So I posted a long while ago that I had much to say about some recent productions of Much Ado About Nothing, including Joss Whedon’s latest film adaptation, well the time has come for me to go on record. At the risk of sounding like a four year old, let me start with “I hated it.” Now perhaps I can “unpack my heart with words” and provide a bit more critical response.
Whedon, as far a concepts go, nestles us in an ultra-modern Hollywood Hills environ which actually works quite nicely for the text. The acting, however, is quite uneven with some of your fave Whedonverse players doing a hack job of the text. A delightful exception is Nathan Fillion who shines as a deadpan Dogberry. But lets get real, I’m not a run-of-the-mill film critic, I’m here to call out the film for its failings where people of color are concerned.
Whedon shoots the film in black and white and there is a striking absence of black. There are less than a handful of people of color in the film and less than a handful of shots in which they appear. So already I have beef. How in a contemporary LA setting is EVERYONE white? Where are your black friends Joss? Some of your neighbors must be black right? So in a film that is already ranking disgustingly low on the diversity and inclusion scale, do you know what our boy Joss does? No. Good. I’m here to tell you.
He keeps the line that reads “I’ll hold my mind if she were an Ethiope.” And before you go all “he didn’t write it, your lover boy Billy Shakes did,” let me say I know I know I know he didn’t write it. I know Shakespeare wrote the line that reflects a prejudice (read racist) attitude of his time. I’m not making Joss responsible for that. But you know what Joss did? He put that text on the shot below.
Did you peep the frame? So while Claudio, who has rashly cast Hero aside believing her to be unchaste, states (to make amends) that he will marry Leonato’s niece EVEN IF SHE WERE BLACK, cut to 1 of 3 black actors that appear in the film. While Whedon didn’t pen the line, he directed and edited a film that posits racist characters at the center. In Whedon’s film, people of color are merely local color, and in very infrequent splashes at that. Whedon creates this frame, not Shakespeare. Whedon says “close up on the Ethiope” and makes a metaphor (albeit prejudice) a literal insult to a woman standing to the character’s right. No Ethiope’s appeared on the Elizabethan stage, no black or tawny woman had to stand by as she was ridiculed for the color of her skin (or nation of origin). And as we know with film, you plan every shot in advance. Whedon penned a shot list. He consciously thought this would make for good story telling. So what is the story?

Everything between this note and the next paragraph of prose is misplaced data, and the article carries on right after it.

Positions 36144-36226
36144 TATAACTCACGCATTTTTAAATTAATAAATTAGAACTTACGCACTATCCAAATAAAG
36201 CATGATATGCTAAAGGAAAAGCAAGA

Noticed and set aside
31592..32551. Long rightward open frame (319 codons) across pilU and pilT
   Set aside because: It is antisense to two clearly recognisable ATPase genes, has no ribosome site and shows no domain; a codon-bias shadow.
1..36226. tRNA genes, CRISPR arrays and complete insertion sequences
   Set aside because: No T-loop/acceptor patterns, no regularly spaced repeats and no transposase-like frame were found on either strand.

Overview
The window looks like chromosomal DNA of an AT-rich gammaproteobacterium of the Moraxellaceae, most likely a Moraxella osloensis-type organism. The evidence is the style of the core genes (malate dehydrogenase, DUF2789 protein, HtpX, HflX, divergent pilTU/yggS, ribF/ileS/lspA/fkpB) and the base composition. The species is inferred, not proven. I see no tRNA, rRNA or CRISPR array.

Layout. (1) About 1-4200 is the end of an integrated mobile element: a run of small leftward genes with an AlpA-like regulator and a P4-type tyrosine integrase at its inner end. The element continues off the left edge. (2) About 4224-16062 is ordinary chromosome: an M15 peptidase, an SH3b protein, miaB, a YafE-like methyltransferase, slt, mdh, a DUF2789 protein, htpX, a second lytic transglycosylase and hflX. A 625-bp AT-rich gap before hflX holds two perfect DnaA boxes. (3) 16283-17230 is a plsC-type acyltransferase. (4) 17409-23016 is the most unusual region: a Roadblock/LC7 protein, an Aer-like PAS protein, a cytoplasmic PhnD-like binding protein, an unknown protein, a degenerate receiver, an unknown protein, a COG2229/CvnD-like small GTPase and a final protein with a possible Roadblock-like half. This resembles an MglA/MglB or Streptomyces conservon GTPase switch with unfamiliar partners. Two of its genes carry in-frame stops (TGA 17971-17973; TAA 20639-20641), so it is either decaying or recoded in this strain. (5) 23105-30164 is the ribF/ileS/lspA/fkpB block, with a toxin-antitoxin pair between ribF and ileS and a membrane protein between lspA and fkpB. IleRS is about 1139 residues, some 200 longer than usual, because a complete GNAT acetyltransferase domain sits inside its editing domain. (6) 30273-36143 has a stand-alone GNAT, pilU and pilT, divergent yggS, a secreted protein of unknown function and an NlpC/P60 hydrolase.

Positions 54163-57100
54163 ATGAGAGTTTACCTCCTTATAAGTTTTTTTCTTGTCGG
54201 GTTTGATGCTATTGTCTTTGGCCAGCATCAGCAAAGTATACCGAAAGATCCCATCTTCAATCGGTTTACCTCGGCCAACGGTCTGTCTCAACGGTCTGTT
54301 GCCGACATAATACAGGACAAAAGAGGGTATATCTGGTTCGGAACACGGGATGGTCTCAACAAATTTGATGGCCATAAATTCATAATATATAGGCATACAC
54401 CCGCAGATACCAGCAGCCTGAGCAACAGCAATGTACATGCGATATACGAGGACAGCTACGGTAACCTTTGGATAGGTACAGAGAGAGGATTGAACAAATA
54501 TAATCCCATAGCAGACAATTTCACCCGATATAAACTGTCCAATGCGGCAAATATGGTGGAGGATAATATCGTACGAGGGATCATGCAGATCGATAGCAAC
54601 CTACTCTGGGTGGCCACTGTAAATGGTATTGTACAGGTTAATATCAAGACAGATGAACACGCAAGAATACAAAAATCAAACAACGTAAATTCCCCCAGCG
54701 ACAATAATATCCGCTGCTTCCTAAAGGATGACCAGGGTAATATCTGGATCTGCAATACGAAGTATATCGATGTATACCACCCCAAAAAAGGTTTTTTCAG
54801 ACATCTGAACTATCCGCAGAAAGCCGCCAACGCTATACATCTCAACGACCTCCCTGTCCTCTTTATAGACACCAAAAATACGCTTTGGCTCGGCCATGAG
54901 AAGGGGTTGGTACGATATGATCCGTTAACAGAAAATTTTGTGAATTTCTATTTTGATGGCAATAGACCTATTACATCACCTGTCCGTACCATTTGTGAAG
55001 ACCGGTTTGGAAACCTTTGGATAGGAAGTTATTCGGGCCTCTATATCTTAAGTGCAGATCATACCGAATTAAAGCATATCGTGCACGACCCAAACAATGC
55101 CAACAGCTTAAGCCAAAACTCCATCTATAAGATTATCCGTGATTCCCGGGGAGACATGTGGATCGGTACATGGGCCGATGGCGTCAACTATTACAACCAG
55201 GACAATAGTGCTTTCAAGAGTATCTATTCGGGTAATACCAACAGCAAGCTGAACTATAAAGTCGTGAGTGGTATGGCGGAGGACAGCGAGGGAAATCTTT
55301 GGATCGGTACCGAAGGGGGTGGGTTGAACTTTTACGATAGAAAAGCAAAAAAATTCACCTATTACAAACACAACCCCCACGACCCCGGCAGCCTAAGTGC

Let’s talk about how other productions have handled this moment in the text. The other widely known and popular film adaptation, also lacking in its diversity but owning Denzel Washington as one of its stars, is the 1993 version directed by Kenneth Branagh. In this film when Claudio is asked, “Are you yet determined / Today to marry with my brother’s daughter?,” Claudio and the Prince offer a nonverbal response and merely nod. This was 20 years ago, and Branagh had sense enough to cut the line.
In 2011 on London’s West End, David Tennant (America’s favorite Dr. Who) starred in a very contemporary British production alongside Catherine Tate and directed by Josie Rourke. While also disappointing in its lack of POC, Rourke at the very least cut that specific exchange between Leonato & Claudio altogether.
And how about London’s Globe Theatre, world renown for historic recreation/speculation of how the plays may have been performed at the time they were written, how did they handle this bit of hairy text? Well first let me say that in their 2011 production directed by Jeremy Herrin, black actors Joseph Marcell and Ony Uhiara played the father/daughter pair of Leonato and Hero, While other black actors played a number of supernumerary parts. At the number one Shakespeare theatre in world, when Leonato asks “Are you yet determined / Today to marry with my brother’s daughter?,” Claudio responds, “I hold my mind.”
As do I Mr. Whendon. I hold my mind that I hate your film adaptation of Much Ado About Nothing and its intentional racial bias.